Community, multi-university campus partnership to address public health challenges in Flint
Flint community partners and three major Michigan university campuses have announced a new partnership to help address, through coordinated research efforts, the current and future status of residents and their health.
The new initiative, the Healthy Flint Research Coordinating Center, brings together Flint’s Community Based Organization Partners, or CBOP, Michigan State University, the University of Michigan Flint and the University of Michigan Ann Arbor. Working with CBOP, a coalition of community-based organizations, will ensure community needs stay at the forefront in current and future research efforts in the Flint community.
“This is about helping Flint recover and rebuild, no matter what color your team’s jersey is,” said Chancellor Susan E. Borrego of UM-Flint. “We believe this joint effort between the universities, community members and local health advocates will become a national model for coordination because it will allow stakeholders to share information, resources and brainpower.“
The HFRCC will serve as a central coordinating center for each university and the community, inviting individual researchers and community organizations to connect and partner through the center to achieve their goals. Focuses will include the economic, environmental, behavioral and physical health of Flint residents, as Flint recovers, rebuilds and faces future public health challenges due to the water crisis.
“Our goal is to work together to achieve the best outcomes for Flint residents,” said Kent Key, assistant executive director of CBOP. “We want to avoid situations in which the community might feel torn in determining which university to partner with.”
The center was founded in direct response to the Flint community’s desire for leading academic institutions to collaborate and be inclusive of community voices.
“Michigan State has been a knowledge partner in Flint for a century now, and this effort will further complement the Hurley/MSU Pediatric Public Health Initiative and the other health, education and community building efforts we’re involved in today,” says MSU President Lou Anna K. Simon. “With our University of Michigan colleagues, we are pleased to offer Flint residents a new point of access to a tremendous reservoir of collective expertise and to give our own researchers additional channels to serve the community."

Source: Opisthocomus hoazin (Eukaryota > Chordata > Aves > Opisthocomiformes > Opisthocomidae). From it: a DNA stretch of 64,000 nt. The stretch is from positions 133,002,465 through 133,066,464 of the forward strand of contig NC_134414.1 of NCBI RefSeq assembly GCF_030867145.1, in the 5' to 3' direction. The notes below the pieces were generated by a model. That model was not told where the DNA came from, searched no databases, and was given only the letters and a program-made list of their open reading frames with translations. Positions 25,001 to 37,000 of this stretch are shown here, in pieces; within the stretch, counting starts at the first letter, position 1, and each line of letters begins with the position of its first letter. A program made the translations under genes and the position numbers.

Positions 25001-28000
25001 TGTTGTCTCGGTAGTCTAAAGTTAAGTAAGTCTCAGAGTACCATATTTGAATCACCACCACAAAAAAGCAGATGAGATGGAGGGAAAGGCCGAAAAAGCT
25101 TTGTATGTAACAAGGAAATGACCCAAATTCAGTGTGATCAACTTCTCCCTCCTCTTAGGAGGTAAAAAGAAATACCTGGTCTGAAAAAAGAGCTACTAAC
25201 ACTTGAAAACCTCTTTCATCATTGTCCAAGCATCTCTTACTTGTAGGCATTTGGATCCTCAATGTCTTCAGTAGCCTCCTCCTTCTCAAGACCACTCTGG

Many researchers from each institution already work on projects related to Flint, often in partnership with community organizations in the city and surrounding region. Collaborating with the HFRCC, which is voluntary, allows researchers to learn more about each other’s work and plan activities that complement, rather than duplicate, one another’s efforts. The HFRCC will also make it easier for researchers and community organizations to share data sets and surveys of Flint residents.
“The University of Michigan is committed to the health and well-being of the people of our communities. Together with our partners in Flint, the HFRCC unites three top campuses in a collaboration that is sustainable for the long road ahead,” said U-M President Mark S. Schlissel.
The HFRCC will facilitate community involvement from the initial phases of university-generated research ideas. In addition, the HFRCC will facilitate community-generated research, ensuring that issues identified by the community are also moved forward with the appropriate rigor. It will have a community ethics review board composed of members from CBOP. The review board will look at the intent and purpose of proposed research projects and endorse those they believe should move forward.
Researchers can use this endorsement to indicate the community’s need and commitment for their research when they seek funding from foundations or government agencies.
“This partnership will build on the established relationships the universities already have with the Flint community,” says E. Yvonne Lewis, a founding member of the CBOP. “It is exciting for the community to be viewed as an ally and equal partner in community research.”
The core leadership team members are each working with their respective community organizations and universities to obtain initial support for the HFRCC with expectations that future funding will come from federal grants and foundation dollars.
The HFRCC will be housed in Flint at a location yet to be determined and is expected to grow in the coming months and serve as a resource to additional community organizations and institutions.
For more information about the Healthy Flint Research Coordinating Center, please call (810) 762-3172.